Timeline

1868-The first Japanese immigrate to the United States as migrant farm workers

1905The Asiatic Exclusion League (Japanese and Korean Exclusion League) is formed by 67 labor unions

1907The Gentlemans Agreement with Japan limits any further emigration of Japanese with the exception of family members of those already in the United States

1913California Alien Land Act prohibits ownership of land by those ineligible for citizenship. Because of the 1790 Naturalization Act, Issei (1st generation) were considered ineligible for citizenship

1924The Immigration Act of 1924 effectively ends all immigration from Japan

December 7, 1941-Pearl Harbor is bombed by the Japanese

December 8, 1941-United States declares war on Japan

February 19, 1942-President Roosevelt signs Executive Order 9066 which paves the way for the incarceration of all those of Japanese ancestry from the West Coast

March 27, 1942-The 1st assembly center opens at Santa Anita racetrack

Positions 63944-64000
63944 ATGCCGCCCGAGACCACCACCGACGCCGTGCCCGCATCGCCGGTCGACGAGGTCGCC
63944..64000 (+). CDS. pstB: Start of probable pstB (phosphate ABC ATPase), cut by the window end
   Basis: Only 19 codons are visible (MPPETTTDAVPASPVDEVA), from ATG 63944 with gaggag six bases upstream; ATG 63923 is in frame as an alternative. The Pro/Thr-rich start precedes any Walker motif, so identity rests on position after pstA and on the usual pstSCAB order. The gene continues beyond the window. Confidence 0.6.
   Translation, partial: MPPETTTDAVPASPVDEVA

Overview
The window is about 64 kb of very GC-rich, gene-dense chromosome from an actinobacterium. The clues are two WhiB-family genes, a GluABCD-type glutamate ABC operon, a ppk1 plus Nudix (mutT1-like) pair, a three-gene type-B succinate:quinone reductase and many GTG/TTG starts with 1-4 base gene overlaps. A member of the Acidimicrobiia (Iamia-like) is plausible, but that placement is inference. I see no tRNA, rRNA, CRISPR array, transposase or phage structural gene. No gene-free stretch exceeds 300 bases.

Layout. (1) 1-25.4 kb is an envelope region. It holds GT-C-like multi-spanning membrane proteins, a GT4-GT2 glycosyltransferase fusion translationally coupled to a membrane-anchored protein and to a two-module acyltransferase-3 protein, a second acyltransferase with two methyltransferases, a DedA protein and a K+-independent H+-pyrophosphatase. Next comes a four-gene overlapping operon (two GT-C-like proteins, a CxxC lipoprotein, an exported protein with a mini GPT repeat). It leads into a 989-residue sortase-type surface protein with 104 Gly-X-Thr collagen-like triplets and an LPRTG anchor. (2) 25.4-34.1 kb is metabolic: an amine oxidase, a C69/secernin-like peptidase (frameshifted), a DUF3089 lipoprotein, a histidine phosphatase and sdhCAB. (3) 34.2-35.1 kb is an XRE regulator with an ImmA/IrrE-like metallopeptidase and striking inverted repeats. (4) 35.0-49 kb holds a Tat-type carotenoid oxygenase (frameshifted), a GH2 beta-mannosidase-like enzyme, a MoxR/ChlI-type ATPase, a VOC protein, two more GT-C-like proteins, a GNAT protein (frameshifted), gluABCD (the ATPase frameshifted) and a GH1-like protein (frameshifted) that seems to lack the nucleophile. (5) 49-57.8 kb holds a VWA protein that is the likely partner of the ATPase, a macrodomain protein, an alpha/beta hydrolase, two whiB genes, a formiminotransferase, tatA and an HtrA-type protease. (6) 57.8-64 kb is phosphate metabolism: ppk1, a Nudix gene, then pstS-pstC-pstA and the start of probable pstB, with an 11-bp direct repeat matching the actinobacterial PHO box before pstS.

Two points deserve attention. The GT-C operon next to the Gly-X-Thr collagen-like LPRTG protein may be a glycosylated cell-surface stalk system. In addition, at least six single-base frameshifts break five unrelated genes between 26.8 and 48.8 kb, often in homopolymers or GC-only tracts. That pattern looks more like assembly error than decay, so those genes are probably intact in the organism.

May 8, 1942-The 1st relocation center opens at Poston, Arizona

June 17, 1942-The War Department announces that it will not accept persons of Japanese ancestry for service in the armed forces

October 30, 1942-Last assembly center closes in Fresno, California

February 3, 1943-President Roosevelt activates the 442nd Regimental Combat Team comprised of Nisei (2nd generation) from the Mainland and the Territory of Hawaii

Late Winter/Early Spring 1943-The War Relocation Authority distributes a loyalty questionnaire to all persons of Japanese ancestry in the camps

May 8, 1945VE (Victory in Europe) Day-The Allies formally accept the unconditional surrender of the Nazis, thus ending the war in Europe.

August 6 & 9th, 1945-Atomic bombs are dropped on Hiroshima and Nagasaki, Japan

September 2, 1945-VJ (Victory over Japan) Day-Japan surrenders

March 20, 1946-Last relocation center closes in Tule Lake, California

July 15, 1946-President Truman remarks while at the Presidential Unit Citation Ceremony for the 100th Battalion/442nd RCT, “You fought not only the enemy, you have fought prejudice–and you have won.”

1988-President Reagan signs HR 442 providing an apology and reparations for the living survivors of the incarceration camps

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